Currently there are over 500 Chin children living in Malaysia. Like Dally Sui, most are afraid or prohibited by their parents from leaving their family’s homes for fear that they will be arrested. Refugees and undocumented children are not allowed to attend school in Malaysia. As a result, many Chin children spend their days indoors unable to experience childhood in a safe and supportive environment.




Despite their obligations to refrain from arbitrarily depriving a child of his or her liberty under Article 37(b) of the UN Convention on the Rights of the Child, the Malaysian authorities are constantly responsible for the unwarranted arrest and detention of children. Currently there are about 20 Chin children, as young as less than a month old, detained in Malaysian detention facilities.


On the very day that Dally Sui went missing, immigration officers raided the home of Uk Nawl and Biak Thluai and took into custody their two children Ngun Za Tial (age 12) and Bawi Lian Thang (age 10). Both parents are UNHCR recognized refugees and their children were scheduled to be interviewed for resettlement to the United States on the following morning. They are still being detained at Semenyih camp. The youngest child has reportedly fallen sick.


Even more disconcerting is the recent spate of arrests of newborn babies. One month ago, the Malaysian authorities arrested and detained several newborn refugee babies when their parent’s attempted to register the child’s birth with the immigration office. Despite the fact that in each case at least one birth parent had received UNHCR refugee recognition, the Malaysian authorities took into their custody a two week old baby on 21 February, a one day old baby on 6 March, and another newborn baby on 7 March. These actions jeopardize the right of a child to be registered at birth as accorded by Article 7 of the UN Convention of the Rights of the Child.




Correlated to the obligation to adequately protect children, the Malaysian government also has a corresponding duty to protect pregnant women and new mothers not only under the UN Convention on the Rights of the Child but also under the UN Convention on the Elimination of All Forms of Discrimination against Women, which Malaysia is also a signatory to. Malaysia, however, has consistently failed to uphold their commitments under international law.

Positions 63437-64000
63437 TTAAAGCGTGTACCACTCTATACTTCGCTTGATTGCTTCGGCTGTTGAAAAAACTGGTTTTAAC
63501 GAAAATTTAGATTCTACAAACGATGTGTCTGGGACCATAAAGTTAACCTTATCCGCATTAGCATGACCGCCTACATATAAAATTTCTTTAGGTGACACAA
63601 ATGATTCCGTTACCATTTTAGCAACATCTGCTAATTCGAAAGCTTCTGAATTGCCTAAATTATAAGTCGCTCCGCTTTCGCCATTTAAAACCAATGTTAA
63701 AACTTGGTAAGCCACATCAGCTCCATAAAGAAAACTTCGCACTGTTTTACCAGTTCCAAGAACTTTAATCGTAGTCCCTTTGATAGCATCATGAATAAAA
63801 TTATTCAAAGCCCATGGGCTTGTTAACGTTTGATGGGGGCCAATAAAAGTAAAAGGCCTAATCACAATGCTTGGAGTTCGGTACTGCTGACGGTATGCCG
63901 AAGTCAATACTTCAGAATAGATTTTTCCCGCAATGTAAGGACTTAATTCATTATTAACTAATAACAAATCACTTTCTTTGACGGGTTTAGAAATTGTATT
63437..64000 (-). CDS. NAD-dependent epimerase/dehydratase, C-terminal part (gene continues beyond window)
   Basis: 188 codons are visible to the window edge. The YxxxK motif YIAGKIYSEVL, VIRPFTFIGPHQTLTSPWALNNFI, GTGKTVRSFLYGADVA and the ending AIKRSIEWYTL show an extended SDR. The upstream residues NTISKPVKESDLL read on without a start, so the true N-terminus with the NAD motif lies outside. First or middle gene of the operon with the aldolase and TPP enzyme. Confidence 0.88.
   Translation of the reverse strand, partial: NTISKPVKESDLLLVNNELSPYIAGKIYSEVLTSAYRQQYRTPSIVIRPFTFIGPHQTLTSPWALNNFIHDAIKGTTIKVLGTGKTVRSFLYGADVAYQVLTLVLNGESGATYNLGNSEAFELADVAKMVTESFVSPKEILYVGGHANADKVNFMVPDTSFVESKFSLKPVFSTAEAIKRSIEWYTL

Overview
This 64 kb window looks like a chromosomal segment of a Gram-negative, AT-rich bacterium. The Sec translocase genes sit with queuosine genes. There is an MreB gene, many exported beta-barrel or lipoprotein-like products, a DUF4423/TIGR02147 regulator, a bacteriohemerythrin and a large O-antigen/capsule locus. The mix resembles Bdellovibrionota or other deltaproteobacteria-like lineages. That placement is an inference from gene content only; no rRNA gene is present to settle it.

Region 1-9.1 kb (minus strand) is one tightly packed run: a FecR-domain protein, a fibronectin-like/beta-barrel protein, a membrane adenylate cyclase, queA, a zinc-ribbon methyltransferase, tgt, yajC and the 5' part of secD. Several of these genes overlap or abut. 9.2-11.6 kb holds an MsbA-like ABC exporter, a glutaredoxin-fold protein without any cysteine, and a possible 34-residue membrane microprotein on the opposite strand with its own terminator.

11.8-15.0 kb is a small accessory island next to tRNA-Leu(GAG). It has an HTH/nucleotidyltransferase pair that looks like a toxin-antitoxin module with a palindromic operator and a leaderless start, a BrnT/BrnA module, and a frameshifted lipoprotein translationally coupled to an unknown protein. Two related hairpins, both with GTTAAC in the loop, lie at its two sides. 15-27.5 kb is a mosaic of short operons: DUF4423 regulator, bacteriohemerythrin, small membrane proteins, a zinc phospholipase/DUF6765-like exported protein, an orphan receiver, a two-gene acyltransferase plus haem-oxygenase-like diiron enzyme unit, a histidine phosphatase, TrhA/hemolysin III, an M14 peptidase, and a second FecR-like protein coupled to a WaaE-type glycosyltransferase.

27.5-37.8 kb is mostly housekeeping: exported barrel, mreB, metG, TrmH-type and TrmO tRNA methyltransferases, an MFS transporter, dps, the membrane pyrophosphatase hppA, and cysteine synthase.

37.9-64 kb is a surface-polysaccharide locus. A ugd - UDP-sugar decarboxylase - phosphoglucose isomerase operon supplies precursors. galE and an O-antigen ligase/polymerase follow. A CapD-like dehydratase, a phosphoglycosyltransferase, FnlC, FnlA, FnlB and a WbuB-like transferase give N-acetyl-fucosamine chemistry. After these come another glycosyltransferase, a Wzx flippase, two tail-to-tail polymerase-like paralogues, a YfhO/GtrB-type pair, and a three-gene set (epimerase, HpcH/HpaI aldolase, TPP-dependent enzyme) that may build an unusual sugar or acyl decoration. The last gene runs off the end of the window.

As recently as yesterday, with the Chin community still in mourning over the loss of Dally Sui, RELA officers raided the Pudu market in downtown Kuala Lumpur and arrested two nursing mothers, separating them from their newborn babies. The mothers, Bawi Sung, whose baby is 3 months old, and Hniang Zitial, whose baby is 1 month old, are both UNHCR recognized refugees. After repeated cries for mercy, both mothers were later released late in the evening.


Pregnant women are also frequently caught up in the RELA raids and forced to deliver their babies in squalid detention facilities. One Chin woman described to CHRO how she was six and a half months pregnant when she was arrested by RELA officers in Kuala Lumpur on 5 October 2006. During the arrest and her time in detention, she was kicked, hit on the forehead with a baton, repeatedly forced to strip naked and sit with her legs spread, had her nipples pinched by guards, endured constant verbal abuse, and was provided with inadequate sustenance. She later gave birth in detention on 20 December while chained to a bed. She was eventually released on 21 January 2007 after intervention from the UNHCR.




The abuses described above have gone on for too long. It is time for the Malaysian government to live up to its commitments under international law and provide adequate protection to all the children living within its borders. CHRO calls on the Malaysian government to:


· Conduct a proper investigation into the disappearance and death of seven year old Dally Sui and to ensure such acts of violence are not committed with impunity.


· Respect and uphold its international legal obligations under the Convention on the Rights of the Child and the Convention on the Elimination of All Forms of Discrimination against Women.


· Stop the arrest and detention of refugee children and their mothers.


· Immediately and unconditionally release refugee children and their parents in government custody.


· Cooperate with and recognize the powers of the Office of the United Nations High Commissioner for Refugees in protecting the inherent rights of refugees and asylum seekers.




To join Malaysian Parliamentary Caucus for Democracy in Burma and CHRO in their call for the protection of refugee and undocumented children in Malaysia, please write or contact the Malaysian Home Affairs Ministry at: